Sunday, March 25, 2018
MM Mini View: Kings of Portugal (Part III)
The House of Habsburg
King Felipe I: Felipe II of Spain claimed the throne as grandson of King Manuel I at the death of Henrique though it took a little longer (and an armed invasion) for the Portuguese government to accept him. He appointed a viceroy and let the Portuguese keep their own laws but the country was obliged to subordinate its own interests to those of Spain. A large part of the famous “Spanish Armada” that attacked England was Portuguese, for example. The worst part, however, was that the enemies of Spain now became the enemies of Portugal and it was open season on Portuguese ships and colonial outposts as far as England, France and the Netherlands were concerned. Felipe I was a good king but having him as king was not always good for Portugal.
King Felipe II: Felipe III of Spain was a very good man but not a very strong one. Factionalism became a big problem and Portugal was increasingly being stripped to fund the wars fought by Spain in Europe. He was a very diligent, very religious man but bad economic decisions, made because of emergencies in Europe and to aid the wider cause of the House of Habsburg, began to have disastrous consequences for Spain and Portugal. Peace was made with the Dutch but not long after Felipe II intervened to bolster the cause of the Habsburgs in Germany which was perfectly natural for him to do but which really could have only ill-effects for Portugal. He was personally a good guy but a somewhat “hands-off” ruler so that he tends to be criticized more than he deserves.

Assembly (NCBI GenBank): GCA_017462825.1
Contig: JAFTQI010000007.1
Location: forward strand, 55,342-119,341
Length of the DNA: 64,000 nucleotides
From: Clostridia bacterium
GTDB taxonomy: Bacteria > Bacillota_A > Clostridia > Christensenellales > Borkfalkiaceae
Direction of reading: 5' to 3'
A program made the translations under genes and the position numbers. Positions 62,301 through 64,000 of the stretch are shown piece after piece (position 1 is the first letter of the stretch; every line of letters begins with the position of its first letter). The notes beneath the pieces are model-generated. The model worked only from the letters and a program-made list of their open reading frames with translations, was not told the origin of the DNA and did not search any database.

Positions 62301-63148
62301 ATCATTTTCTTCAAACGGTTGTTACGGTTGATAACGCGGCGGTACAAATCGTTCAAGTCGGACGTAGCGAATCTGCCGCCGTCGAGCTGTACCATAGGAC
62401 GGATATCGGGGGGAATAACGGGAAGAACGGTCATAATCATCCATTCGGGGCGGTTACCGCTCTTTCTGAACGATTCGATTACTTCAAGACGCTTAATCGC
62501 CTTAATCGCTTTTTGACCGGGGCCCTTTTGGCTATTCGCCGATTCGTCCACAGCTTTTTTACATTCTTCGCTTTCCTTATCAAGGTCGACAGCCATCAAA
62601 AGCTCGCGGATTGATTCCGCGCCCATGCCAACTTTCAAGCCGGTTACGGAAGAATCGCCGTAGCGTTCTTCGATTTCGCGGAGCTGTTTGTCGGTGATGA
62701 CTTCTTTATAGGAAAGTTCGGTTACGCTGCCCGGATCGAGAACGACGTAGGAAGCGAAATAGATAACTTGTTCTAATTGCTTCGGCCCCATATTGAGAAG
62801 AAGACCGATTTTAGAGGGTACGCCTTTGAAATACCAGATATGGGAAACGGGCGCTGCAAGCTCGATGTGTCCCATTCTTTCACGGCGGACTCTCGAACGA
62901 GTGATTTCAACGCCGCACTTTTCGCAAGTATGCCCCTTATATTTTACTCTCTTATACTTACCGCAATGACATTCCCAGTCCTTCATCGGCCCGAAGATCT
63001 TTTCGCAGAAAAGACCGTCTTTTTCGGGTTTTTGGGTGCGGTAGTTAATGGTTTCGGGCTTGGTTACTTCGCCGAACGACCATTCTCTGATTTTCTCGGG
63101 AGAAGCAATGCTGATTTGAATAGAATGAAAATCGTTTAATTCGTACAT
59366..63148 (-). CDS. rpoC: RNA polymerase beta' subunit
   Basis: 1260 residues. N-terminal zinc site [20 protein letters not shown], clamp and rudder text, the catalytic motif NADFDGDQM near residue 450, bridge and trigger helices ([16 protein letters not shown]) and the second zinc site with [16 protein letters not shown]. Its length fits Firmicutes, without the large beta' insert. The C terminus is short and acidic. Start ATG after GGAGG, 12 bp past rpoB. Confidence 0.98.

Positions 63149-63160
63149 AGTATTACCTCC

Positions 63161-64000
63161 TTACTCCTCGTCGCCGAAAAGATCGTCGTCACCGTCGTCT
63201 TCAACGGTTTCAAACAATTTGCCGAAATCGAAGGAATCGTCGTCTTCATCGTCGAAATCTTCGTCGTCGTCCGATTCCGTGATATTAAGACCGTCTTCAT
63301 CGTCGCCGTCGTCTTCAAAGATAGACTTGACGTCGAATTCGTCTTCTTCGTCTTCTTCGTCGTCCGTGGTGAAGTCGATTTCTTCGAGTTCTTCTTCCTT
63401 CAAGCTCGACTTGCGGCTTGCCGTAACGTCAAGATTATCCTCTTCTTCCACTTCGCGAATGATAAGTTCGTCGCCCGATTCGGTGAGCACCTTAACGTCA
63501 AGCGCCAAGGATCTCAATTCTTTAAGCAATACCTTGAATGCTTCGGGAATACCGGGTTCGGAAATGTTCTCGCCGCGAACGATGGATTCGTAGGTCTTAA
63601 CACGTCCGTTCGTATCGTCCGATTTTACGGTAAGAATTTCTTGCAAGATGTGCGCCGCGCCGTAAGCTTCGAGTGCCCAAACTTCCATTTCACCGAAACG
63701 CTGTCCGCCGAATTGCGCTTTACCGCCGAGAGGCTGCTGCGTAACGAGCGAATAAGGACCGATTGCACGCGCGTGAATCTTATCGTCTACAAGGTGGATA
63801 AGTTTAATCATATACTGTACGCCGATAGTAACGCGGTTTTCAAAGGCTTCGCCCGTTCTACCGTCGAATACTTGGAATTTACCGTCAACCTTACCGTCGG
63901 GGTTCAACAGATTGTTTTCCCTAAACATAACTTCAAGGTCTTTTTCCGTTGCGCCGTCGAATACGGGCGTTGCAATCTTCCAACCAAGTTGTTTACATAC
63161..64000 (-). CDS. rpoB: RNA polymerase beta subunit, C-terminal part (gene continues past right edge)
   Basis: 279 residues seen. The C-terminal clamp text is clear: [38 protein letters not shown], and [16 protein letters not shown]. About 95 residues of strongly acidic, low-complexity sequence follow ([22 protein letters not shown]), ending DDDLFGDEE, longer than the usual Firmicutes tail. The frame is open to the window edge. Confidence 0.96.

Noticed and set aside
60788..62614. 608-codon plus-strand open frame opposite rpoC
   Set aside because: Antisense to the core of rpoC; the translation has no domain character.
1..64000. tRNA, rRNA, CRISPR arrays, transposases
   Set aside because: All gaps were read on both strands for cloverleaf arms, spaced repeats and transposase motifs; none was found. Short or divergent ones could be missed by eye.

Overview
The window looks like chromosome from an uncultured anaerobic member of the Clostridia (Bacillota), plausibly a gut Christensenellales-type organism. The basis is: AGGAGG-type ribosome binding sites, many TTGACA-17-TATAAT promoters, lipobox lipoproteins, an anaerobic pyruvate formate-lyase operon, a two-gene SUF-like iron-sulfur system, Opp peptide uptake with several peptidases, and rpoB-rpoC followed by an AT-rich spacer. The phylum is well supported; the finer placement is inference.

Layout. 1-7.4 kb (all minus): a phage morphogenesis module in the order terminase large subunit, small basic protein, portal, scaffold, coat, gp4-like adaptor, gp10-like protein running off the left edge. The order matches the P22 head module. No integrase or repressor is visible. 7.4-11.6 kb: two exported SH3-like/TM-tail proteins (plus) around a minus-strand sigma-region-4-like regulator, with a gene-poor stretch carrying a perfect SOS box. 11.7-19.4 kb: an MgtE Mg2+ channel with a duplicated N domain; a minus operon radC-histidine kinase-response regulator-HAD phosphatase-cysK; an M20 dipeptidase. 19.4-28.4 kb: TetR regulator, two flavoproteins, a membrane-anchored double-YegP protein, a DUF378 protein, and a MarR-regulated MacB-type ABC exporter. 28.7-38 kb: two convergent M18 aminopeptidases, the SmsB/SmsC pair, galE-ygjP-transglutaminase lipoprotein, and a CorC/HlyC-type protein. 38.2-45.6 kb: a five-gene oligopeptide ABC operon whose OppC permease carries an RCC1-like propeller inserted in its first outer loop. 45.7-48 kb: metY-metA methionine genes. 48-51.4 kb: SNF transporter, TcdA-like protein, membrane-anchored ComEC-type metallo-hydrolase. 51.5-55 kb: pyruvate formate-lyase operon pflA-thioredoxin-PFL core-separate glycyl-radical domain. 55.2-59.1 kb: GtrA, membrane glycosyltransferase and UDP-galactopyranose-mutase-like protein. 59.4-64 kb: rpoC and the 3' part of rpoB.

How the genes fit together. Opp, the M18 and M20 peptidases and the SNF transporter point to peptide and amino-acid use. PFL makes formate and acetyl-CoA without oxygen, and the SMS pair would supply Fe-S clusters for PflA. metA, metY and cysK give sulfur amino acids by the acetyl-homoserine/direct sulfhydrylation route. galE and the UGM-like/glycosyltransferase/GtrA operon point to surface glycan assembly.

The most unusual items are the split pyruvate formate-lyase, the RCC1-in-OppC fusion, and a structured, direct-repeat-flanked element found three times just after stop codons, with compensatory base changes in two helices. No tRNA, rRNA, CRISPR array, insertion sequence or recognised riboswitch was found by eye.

King Felipe III: Felipe IV of Spain was a little different as, while his two Spanish predecessors had not been terribly disliked in Portugal, Felipe III was. He was an able and energetic man and quite a good king for Spain all in all but Portugal was really hard hit by the enemies he made during this time. The English took Hormuz, the Dutch nabbed Ceylon, replaced Portugal in trade with Japan and seized a large part of northern Brazil. What was to become the Dutch East Indies was seized from Portugal in Southeast Asia. Some African holdings were lost though the losses in Brazil were eventually regained. This, combined with his efforts to make Portugal basically a Spanish province, caused the Portuguese to revolt, happily aided by other anti-Spanish powers.